Residents nearby called into 911 complaining of an overwhelming smell of fuel, but by this time it was too late.  At 4:55 P.M., approximately and hour and a half after the estimated time of the pipe rupture, the river was set on fire!
Map of Whatcom Creek’s path (in red) that flows
through downtown Bellingham, and into the bay.
The fire ignited half a mile before the I-5 underpass
just to the east of downtown.

Two young boys, lighting off firecrackers nearby, as it was close to the Fourth of July, were playing near the river.  These innocent children are heroes!  If they had not accidentally set the fire off when they did, the gas would of continued under an interstate highway, directly into downtown, spilling into the busy Bellingham Bay and marina, with potential deaths and injuries in the thousands. (see map, above)

On June 18, 1999, Bellingham Mayor Mark Asmendson said, “The cause of the fire was the fuel released from the Olympic pipeline. The fact that it was ignited was inevitable. With the thousands and thousands of gallons of fuel that were proceeding down Whatcom Creek, had the ignition not taken place where it did and at the time it did, the damage to this community and the loss of life would have been far greater. These boys completely, without notice or any awareness, were involved in an action that ended up being heroic for the city of Bellingham.”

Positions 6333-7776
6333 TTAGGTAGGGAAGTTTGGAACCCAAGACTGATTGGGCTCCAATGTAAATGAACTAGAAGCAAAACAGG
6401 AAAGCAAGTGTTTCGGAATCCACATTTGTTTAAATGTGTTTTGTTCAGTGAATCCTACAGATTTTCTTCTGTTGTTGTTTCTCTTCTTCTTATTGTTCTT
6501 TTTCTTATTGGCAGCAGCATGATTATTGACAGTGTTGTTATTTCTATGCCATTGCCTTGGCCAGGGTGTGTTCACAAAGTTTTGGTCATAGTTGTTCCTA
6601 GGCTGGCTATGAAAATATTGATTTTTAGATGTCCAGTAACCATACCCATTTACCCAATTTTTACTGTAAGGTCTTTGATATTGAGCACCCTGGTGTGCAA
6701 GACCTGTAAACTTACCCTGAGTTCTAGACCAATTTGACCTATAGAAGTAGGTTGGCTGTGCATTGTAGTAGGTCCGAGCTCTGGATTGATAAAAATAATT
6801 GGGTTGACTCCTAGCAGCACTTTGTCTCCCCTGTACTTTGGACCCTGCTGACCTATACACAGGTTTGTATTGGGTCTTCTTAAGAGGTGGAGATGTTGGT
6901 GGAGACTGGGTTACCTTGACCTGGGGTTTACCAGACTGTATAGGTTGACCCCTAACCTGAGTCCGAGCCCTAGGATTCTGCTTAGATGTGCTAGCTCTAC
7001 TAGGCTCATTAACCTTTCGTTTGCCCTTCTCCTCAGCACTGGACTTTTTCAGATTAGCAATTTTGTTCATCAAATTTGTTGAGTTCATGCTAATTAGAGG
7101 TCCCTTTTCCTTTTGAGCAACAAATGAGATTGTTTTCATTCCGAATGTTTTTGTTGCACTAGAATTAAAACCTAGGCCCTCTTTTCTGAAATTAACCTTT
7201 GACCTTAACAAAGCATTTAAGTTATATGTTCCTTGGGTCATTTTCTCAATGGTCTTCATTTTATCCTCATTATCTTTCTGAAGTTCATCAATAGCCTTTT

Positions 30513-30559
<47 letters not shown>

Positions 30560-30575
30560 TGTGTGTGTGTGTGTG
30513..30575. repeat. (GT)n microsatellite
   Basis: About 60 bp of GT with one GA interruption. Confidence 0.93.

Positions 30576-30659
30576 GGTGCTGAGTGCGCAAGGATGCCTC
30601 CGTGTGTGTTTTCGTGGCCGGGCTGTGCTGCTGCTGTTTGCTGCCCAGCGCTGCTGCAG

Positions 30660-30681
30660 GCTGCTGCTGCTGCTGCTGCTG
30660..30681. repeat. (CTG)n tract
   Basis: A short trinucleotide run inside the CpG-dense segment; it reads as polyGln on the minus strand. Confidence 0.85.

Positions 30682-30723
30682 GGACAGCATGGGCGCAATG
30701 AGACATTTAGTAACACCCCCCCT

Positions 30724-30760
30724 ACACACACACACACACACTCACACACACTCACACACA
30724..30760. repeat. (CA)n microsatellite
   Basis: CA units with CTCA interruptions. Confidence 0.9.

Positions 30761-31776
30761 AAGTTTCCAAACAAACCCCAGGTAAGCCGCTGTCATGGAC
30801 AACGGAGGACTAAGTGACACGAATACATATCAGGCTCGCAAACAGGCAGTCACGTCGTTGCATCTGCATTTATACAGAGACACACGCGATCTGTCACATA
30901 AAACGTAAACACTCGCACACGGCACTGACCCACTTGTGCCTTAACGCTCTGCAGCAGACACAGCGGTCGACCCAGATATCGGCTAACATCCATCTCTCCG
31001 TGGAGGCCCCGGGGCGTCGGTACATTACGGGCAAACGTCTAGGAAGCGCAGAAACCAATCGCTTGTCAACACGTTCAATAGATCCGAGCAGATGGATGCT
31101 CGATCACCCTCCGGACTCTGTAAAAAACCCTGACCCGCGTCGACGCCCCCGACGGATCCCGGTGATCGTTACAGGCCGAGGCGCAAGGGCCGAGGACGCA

FOURTEEN YEARS LATER
Hiking the Whatcom Creek trail today, it’s hard to believe that such a hellacious event happened here.  If you look for it, you can find burn scars on the trees and see the restoration efforts by the city to bring back salmon and other species to this precious stretch of land.
Nature finds a way to heal and recover.
Smoke Rising from the Creek

The creek is a special place for me, as are most rivers, and woodland areas.  I find the forest such a peaceful location for a “technical detox”; a place to clear my mind and sort things out.  I feel fortunate to live in a city that makes nature trails such a priority.  Thanks to this trail system I am an easy walk to Whatcom Creek.  Although I have only lived near the creek for a year, I am encouraged by the recovery efforts the city has made.

This last Saturday at the Writers International Network Literary Festival in Richmond, B.C., I read my poem “River Ink” inspired by Whatcom Creek.  The Festival’s theme this year is “Peace”.  I shared this history of the creek with the audience.